Craig Williams MP and I wrote to Stephen Harrhy, the Chief Ambulance Services Commissioner for Wales, in mid October with our clear views on the future of the Wales Air Ambulance base at Welshpool. We have included this letter in full below to help inform your own response to the consultation - which ends on November 12th. We urge everyone, even those who took part in phase one, to join us in putting your views in this last opportunity before a decision on the base's long term future is made in December.
Post: ‘EMRTS Feedback’, EASC/NCCU, Unit 1, Charnwood Court, Heol Billingsley, Nantgarw, CF15 7QZ
Online Query Form: https://easc.nhs.wales/engagement/sdp/
Phone answer line: 01443 471520
24 October 2023
EMRTS Service Review – Consultation Response
As the final phase of the engagement process on the future of Wales’ Air Ambulance service is ongoing, we wanted to write to you formally to present our view at this stage – ahead of your recommendations being presented to the Emergency Ambulance Services Committee, and the final decision being made.
We wanted to write to you about important considerations which we think should carry significant weight, and why we believe strongly that the Welshpool Air Ambulance base should be retained to avoid a downgrade in service in Mid Wales.
- From the start of this process, our main concern has been that closing Welshpool and Caernarfon’s bases would lead to a poorer service for Mid Wales. We believe this has now been demonstrated by modelling data from Optima. Their work has clearly found that merging bases into one North East Wales site would lead to slower overall response times to attending incidents in Mid Wales. Given that past commitments have been made that any change would not lead to a poorer service to cover Mid Wales, we do not support any option that would lead to a slower overall response time for the air ambulance service to attend incidents in mid Wales.
- The modelling shows that the benefit of closing Welshpool & Caernarfon’s bases and opening one new site in North West Wales would lead to just three additional missions per year. This is very clearly within a margin of error. In the plans that were originally leaked, we were informed an extra 583 missions per year across the whole of Wales would be achieved - a claim that has now been discredited. Optima themselves have stated that they consider retaining both bases (Welshpool & Caernarfon) as a good option.
- At the start of this final consultation phase, it was stated that any impact from the changes would be “tiny”. As this is the case, we would question the need for existing bases to close which would lead to continued local concern.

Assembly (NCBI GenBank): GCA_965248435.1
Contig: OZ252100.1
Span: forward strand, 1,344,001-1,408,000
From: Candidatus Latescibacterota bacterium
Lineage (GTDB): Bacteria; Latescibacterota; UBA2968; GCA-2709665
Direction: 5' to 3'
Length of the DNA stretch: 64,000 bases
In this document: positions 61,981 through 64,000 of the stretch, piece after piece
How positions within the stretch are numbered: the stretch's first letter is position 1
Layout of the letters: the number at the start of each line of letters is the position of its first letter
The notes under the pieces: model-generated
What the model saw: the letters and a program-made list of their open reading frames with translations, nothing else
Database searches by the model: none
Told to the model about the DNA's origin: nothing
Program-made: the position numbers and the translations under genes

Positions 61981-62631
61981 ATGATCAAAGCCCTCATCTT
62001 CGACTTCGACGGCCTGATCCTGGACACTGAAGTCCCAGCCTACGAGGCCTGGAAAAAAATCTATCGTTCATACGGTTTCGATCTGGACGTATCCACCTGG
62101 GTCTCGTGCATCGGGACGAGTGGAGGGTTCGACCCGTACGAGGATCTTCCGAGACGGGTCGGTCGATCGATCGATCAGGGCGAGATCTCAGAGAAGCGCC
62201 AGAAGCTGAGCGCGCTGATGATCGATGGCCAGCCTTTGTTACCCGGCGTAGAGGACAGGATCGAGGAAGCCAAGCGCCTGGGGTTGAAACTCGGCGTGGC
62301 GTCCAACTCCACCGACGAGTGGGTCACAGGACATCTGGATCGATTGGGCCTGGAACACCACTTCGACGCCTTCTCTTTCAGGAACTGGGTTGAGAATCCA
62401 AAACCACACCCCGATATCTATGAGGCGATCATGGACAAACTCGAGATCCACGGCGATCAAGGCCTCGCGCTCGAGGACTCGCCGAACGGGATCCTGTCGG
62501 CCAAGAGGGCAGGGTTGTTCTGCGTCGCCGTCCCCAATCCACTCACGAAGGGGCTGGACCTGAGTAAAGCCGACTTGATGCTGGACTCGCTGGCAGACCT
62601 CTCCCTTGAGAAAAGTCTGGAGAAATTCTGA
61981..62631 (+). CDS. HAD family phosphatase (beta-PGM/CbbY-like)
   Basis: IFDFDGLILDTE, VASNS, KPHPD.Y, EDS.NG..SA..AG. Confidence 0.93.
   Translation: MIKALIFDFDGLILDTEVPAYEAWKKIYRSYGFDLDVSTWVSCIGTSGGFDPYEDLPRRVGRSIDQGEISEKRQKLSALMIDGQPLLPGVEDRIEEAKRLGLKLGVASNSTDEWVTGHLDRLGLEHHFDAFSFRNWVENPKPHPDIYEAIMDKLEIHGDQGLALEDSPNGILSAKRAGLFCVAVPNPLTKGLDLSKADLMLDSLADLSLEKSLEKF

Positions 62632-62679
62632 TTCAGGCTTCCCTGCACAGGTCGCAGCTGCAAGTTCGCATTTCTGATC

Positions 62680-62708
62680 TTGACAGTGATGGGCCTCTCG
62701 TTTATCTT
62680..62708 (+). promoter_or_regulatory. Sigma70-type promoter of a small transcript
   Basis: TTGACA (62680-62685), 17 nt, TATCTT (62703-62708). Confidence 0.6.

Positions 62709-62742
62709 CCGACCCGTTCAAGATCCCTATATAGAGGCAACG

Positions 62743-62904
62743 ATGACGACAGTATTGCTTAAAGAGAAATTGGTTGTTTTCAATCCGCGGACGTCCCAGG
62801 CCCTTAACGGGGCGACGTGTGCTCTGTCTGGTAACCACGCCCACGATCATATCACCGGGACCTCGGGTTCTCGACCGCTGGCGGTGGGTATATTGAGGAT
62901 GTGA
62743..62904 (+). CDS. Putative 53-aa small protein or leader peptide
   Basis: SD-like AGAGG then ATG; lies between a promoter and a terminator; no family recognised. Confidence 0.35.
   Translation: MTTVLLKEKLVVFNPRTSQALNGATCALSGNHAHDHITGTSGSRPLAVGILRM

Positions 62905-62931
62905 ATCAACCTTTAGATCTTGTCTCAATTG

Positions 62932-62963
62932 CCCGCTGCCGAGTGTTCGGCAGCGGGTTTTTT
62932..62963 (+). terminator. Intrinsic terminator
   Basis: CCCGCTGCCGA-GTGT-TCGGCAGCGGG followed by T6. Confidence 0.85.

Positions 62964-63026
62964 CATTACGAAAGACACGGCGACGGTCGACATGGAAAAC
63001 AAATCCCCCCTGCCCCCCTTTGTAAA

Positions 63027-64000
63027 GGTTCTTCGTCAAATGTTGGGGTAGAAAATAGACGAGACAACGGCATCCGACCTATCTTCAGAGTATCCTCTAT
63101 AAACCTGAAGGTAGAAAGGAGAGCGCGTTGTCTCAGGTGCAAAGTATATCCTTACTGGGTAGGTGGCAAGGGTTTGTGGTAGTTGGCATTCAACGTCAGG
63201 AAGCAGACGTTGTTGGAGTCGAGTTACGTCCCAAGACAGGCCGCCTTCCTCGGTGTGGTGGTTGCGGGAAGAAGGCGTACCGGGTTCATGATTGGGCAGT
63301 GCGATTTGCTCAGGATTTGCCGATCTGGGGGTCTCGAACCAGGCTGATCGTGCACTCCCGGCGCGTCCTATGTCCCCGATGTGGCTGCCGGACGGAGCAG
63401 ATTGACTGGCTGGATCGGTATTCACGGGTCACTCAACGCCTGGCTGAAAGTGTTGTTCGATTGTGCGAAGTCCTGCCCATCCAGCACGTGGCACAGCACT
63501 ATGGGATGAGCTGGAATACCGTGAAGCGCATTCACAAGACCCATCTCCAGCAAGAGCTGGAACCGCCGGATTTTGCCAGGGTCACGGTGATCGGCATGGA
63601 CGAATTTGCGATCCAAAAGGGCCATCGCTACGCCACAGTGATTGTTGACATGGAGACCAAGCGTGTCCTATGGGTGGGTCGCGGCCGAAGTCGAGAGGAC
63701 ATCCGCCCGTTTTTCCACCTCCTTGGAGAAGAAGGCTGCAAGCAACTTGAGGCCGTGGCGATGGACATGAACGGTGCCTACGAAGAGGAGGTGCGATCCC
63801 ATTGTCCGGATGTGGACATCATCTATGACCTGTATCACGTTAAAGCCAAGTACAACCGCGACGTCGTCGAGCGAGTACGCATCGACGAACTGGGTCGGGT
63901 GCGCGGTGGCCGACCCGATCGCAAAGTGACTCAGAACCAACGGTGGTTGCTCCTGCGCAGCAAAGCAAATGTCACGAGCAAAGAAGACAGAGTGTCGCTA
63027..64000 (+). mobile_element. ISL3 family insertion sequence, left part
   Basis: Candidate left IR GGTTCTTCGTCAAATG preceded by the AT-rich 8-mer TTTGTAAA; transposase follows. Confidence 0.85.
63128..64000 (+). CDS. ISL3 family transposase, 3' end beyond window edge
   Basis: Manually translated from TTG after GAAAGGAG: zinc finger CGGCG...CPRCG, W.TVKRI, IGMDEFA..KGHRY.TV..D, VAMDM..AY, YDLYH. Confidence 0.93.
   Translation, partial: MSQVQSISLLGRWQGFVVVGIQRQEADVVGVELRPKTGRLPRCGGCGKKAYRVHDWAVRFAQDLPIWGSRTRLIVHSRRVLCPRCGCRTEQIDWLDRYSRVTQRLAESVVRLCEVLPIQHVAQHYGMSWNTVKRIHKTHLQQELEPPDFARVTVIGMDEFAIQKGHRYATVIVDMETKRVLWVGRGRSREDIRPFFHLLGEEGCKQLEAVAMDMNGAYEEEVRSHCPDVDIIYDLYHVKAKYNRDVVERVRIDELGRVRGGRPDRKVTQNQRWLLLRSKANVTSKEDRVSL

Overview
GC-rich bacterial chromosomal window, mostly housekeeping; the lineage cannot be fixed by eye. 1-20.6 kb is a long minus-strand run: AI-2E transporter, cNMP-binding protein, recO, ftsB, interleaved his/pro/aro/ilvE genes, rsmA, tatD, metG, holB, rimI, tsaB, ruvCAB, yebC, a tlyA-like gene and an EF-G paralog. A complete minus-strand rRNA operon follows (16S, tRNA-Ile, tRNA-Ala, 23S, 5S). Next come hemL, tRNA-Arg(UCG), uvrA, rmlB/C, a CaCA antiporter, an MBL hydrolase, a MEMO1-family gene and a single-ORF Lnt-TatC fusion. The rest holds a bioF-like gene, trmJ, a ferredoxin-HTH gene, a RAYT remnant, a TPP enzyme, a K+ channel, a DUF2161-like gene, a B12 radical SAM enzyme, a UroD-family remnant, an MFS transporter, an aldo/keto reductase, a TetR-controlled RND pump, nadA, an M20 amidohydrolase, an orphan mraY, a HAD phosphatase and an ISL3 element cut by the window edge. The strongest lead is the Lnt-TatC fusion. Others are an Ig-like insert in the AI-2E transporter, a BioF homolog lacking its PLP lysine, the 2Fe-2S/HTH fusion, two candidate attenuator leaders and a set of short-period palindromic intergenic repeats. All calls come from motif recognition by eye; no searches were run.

- If only one base is operated to cover the Mid and North Wales areas, adverse weather could mean all air ambulances located at this one base are grounded. Currently, separate bases give added protection if one base is hit by bad weather or other events. This would have significant implications for large areas of Mid and North Wales. In these circumstances, cover would only be provided by a road vehicle or from air ambulances situated in South Wales adding considerable time to attending incidents. We firmly believe that closing two bases, and operating from only one base, represents ‘placing all eggs in one basket’ for Mid and North Wales which is unacceptable.
- It has previously been stated that the need for change is about patient outcomes, not economics. During the final consultation, it now appears that economics is a factor in the final recommendation. We also have concerns that closing Welshpool and Caernarfon’s bases will also impact the charity’s ability to fundraise. While not a direct consideration of the engagement process, clearly the funding model for Air Ambulance services means that poorer coverage in the long term is possible if the charity cannot fundraise as effectively. We believe that there should be no re-configuration of air ambulance bases that would lead to a poorer service than is currently delivered to vast areas of Wales. Economic considerations should not drive this process - the Welsh NHS and Welsh Government should prioritise spending to deliver the best services for each area.
- The questionnaire completed in the initial consultation may not have captured all relevant views. For example, it asked people whether all of Wales should have an equal service, which is likely to be answered positively. This should not be used as a case for the reconfiguration of existing bases. We would urge you to consider that an equal service across Wales does not mean the same service delivered in every place. Many rural areas like ours do not have a local district general hospital, or reasonable access to A&E facilities, which strengthens the case for a locally based Air Ambulance service.
It is clear to us that closing Welshpool and Caernarfon’s bases in favour of a single North Wales base would have a significant detrimental effect on the ability of the Wales Air Ambulance service to operate as effectively as it does now to large areas of Mid Wales. Retaining Welshpool and Caernarfon’s bases is the best option for a reliable air ambulance service to serve the people across Mid and North Wales.
Russell George MS & Craig Williams MP